Why pretrain your own language model?


January 19, 2023

I think now is a great time to pretrain your own language model from scratch. This may be a strange statement when all the best performing models today are hundreds of billions of parameters trained on specialised systems with gigantic datasets run on large expensive cluster of GPU machines for very long periods of time. However even with hundreds of millions of parameters it’s possible to train models that were state of the art 4 years ago, and are very useful for fine-tuning for specific tasks and running in production. Fine-tuning from scratch gives the ability to modify the tokenizer in ways more suitable for a task, to carefully select corpora appropriate to the task, use different model types (e.g. sparse attention), and gives a better intuition for domain adaptation. Moreover scaling laws mean that we can experiment with small pre-training to find the best model that would scale up to many tokens.

Training a language model is easier than ever before; the Cramming paper (Geiping and Goldstein) trains a model with performance comparable to BERT-Base (Devlin et al) in one day on an A6000 GPU. Here’s a table from their paper comparing their Crammed BERT (with 24 hours of GPU pre-training, which would cost around $24 USD on a second tier cloud provider) to BERT and Roberta on the GLUE tasks (minus Winograd NLI).

BERT-Base (Fully trained) 83.2/83.4 91.9 86.7 59.2 90.6 87.7 89.3 56.5 80.9
BERT-Base (No Pretrain) 34.1/34.1 79.9 17.8 47.3 50.0 68.6 77.9 0.0 45.5
ROBERTA-Base 86.6/86.4 93.7 90.4 77.3 92.1 88.3 91.4 60.2 85.1
Crammed BERT (A6000) 83.9/84.1 92.2 84.6 53.8 89.5 87.3 87.5 44.5 78.6

While Crammed BERT does significantly worse than BERT on RTE, MRPC, and CoLA, these are known to be highly variable and can likely be improved using the fine-tuning procedure advocated in On the Stability of Fine-Tuning Bert (Mosbach, Andriushchenko, and Klakow). There’s likely more improvements that can be made; for example the recent NarrowBERT (Li, et al.) only uses attention on masked tokens which increases pretraining speed by 1.3-2.5x with only a small reduction in performance. These procedures could be used on different training sets more appropriate to a downstream task, and could help with further pretraining on domain specific data which is generally beneficial as shown in Don’t Stop Pretraining (Gururangan et al.).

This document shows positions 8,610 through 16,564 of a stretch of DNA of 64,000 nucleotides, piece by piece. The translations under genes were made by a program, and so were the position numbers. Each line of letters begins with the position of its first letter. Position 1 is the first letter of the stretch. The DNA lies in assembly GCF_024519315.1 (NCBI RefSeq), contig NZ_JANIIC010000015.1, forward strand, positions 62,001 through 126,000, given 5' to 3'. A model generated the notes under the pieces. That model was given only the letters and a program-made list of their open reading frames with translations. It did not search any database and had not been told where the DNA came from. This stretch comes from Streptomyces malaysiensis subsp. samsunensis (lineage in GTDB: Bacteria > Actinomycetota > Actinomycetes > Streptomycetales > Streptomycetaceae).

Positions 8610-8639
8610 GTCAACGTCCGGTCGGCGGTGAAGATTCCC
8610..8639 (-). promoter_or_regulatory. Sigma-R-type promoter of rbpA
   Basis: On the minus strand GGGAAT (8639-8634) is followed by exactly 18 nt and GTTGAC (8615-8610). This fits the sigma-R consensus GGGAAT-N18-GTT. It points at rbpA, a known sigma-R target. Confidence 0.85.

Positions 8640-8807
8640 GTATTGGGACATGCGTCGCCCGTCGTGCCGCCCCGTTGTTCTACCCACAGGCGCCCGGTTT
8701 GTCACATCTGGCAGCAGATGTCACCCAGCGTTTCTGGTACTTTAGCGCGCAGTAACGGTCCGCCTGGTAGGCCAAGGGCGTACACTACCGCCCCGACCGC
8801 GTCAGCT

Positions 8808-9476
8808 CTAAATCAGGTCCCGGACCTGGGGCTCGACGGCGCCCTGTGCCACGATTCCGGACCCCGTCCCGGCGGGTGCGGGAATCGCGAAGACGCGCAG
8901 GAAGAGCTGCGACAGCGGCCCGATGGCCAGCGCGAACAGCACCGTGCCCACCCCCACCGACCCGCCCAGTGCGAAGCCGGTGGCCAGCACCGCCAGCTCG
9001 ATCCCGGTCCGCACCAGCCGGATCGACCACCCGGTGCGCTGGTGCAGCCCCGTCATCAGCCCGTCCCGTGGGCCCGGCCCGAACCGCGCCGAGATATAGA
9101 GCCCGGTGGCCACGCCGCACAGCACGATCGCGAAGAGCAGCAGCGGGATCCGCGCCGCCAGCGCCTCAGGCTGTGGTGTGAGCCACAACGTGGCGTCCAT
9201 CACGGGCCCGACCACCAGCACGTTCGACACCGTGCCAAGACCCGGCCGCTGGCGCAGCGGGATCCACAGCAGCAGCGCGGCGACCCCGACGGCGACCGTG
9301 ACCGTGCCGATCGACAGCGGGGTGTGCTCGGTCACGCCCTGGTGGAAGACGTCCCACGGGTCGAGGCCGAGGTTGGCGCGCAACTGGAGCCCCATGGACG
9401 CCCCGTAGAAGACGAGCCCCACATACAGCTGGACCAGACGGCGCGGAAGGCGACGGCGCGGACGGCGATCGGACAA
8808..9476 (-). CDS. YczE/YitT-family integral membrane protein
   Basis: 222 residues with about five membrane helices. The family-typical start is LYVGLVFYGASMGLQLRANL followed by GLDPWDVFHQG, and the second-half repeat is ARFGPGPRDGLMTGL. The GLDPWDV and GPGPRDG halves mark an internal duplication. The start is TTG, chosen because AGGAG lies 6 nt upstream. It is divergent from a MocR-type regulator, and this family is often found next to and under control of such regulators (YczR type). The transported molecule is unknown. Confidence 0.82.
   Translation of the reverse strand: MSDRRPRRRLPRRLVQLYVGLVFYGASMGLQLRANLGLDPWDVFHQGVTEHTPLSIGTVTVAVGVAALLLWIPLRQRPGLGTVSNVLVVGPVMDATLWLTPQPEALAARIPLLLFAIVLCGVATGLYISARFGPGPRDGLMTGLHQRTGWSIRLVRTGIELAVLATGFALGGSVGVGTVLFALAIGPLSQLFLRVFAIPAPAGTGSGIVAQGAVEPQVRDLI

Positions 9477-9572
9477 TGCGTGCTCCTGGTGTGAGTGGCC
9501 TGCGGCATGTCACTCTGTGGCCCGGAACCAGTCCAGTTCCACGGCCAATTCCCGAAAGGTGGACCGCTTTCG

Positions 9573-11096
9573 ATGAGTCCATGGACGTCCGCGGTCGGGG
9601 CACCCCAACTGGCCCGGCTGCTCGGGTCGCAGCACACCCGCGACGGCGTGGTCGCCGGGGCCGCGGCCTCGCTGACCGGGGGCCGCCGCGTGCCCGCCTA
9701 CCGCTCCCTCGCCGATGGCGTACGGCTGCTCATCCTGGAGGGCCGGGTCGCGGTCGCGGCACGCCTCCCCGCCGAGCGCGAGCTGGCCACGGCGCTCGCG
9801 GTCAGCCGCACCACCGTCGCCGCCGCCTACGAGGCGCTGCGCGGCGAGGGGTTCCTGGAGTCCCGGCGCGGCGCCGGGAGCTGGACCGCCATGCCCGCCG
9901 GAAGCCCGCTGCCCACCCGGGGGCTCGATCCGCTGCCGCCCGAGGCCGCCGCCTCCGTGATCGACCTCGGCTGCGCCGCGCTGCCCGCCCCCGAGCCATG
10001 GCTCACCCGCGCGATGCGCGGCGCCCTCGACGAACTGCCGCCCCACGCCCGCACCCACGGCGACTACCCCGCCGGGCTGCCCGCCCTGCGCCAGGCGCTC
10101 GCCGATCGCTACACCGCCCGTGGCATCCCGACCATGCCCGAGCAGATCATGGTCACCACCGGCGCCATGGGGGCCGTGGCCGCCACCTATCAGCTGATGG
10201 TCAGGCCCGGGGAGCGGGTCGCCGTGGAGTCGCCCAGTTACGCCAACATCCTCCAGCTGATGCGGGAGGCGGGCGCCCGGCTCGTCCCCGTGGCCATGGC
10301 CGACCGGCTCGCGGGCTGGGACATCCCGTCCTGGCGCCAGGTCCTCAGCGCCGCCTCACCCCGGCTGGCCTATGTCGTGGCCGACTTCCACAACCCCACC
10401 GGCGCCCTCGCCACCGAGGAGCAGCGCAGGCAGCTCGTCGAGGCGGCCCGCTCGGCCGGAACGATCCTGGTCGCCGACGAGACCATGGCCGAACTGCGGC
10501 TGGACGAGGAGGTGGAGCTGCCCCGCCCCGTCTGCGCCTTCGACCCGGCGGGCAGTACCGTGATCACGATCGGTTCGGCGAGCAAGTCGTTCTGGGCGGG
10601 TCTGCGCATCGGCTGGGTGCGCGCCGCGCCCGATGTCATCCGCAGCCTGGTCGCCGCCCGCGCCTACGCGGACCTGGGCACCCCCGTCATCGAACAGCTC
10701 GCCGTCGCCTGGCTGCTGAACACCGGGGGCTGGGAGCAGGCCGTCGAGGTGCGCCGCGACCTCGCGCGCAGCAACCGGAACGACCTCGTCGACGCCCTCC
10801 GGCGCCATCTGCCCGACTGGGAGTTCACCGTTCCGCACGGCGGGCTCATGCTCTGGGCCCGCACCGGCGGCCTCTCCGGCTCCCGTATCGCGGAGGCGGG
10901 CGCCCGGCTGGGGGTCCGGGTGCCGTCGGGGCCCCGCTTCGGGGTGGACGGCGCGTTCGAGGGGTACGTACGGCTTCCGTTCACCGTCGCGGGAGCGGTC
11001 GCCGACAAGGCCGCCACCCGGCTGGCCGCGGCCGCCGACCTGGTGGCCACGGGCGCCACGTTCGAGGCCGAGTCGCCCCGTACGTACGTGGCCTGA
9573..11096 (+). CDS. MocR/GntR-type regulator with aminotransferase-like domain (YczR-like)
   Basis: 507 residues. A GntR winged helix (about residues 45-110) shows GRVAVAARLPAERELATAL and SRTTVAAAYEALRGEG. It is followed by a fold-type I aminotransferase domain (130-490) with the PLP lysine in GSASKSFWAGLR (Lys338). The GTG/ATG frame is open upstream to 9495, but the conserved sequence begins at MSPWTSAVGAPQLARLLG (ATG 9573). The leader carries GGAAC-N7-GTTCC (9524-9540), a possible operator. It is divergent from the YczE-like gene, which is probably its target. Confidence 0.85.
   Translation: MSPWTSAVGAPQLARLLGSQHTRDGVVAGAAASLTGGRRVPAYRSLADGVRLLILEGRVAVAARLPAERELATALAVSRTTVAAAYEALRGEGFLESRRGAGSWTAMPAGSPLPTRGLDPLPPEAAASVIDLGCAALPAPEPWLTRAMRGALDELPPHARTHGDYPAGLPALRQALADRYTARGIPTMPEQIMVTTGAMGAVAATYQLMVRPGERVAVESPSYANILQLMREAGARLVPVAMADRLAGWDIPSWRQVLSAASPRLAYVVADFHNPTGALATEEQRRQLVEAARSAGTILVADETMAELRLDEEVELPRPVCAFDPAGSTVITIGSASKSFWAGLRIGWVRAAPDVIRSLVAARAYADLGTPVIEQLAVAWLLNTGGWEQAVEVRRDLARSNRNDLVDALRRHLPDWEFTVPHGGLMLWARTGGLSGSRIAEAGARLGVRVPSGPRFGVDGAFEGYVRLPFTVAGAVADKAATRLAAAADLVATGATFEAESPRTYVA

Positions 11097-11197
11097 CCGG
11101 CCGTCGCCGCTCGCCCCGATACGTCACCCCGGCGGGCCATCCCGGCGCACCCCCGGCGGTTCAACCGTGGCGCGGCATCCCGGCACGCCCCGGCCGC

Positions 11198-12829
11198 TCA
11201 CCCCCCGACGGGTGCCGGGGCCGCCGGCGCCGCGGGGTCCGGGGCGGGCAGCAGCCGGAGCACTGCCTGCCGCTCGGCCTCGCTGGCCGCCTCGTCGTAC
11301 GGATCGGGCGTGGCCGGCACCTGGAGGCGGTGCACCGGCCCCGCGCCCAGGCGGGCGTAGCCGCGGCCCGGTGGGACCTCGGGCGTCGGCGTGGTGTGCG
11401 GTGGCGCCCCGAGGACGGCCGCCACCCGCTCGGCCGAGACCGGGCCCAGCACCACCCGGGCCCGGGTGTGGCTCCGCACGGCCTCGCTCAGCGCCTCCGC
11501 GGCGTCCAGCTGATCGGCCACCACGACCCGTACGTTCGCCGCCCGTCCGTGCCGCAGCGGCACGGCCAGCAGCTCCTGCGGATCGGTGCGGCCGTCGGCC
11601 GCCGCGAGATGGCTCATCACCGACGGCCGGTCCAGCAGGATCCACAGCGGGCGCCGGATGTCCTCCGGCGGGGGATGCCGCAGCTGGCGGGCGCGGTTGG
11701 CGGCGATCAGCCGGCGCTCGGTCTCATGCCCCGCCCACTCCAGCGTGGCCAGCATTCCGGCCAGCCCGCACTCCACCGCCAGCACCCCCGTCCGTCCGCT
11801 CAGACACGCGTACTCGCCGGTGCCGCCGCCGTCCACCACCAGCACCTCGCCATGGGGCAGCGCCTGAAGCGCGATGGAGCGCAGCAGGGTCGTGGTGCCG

Decoder models can be trained from scratch as well; Andrej Karpathy has released nanoGPT which he claims can match the base GPT-2 model with 1 day of training on 8 x A100 40GB (which is ~$250 USD on a second tier cloud provider). The model and training are each 300 lines of code, and Karpathy released a detailed video tutorial which makes it easy to try ways to improve it.

These costs are relatively moderate but could add up when iterating on models. However there are fairly robust Scaling Laws for Neural Lanugage Models (Kaplan, et al.) and for Transfer (Hernandez et al.) refined in Training Compute-Optimal Large Language Models (Hoffman et al.) and also seen in the Crammed BERT paper. These mean that we can find optimal ways to train language models on much smaller compute budgets (iterating on the data, the model, and training procedure) and then scale them up when we have a good approach.

Most people don’t have the resources to train a very large language model from scratch (and it wouldn’t be good for the environment if they did). While Google, OpenAI, and Microsoft are increasingly keeping their large language models private behind a paid API there are other initiatives like EleutherAI and BigScience releasing very large language models. But I think smaller language models still have a lot of value, and are much easier to use and adapt in a production setting; even keeping them up to date like the Online Language Modelling initiative is worthwhile. They aren’t as powerful as the very Large Language Models, but by combining them with search or logic I suspect they will be very effective in production.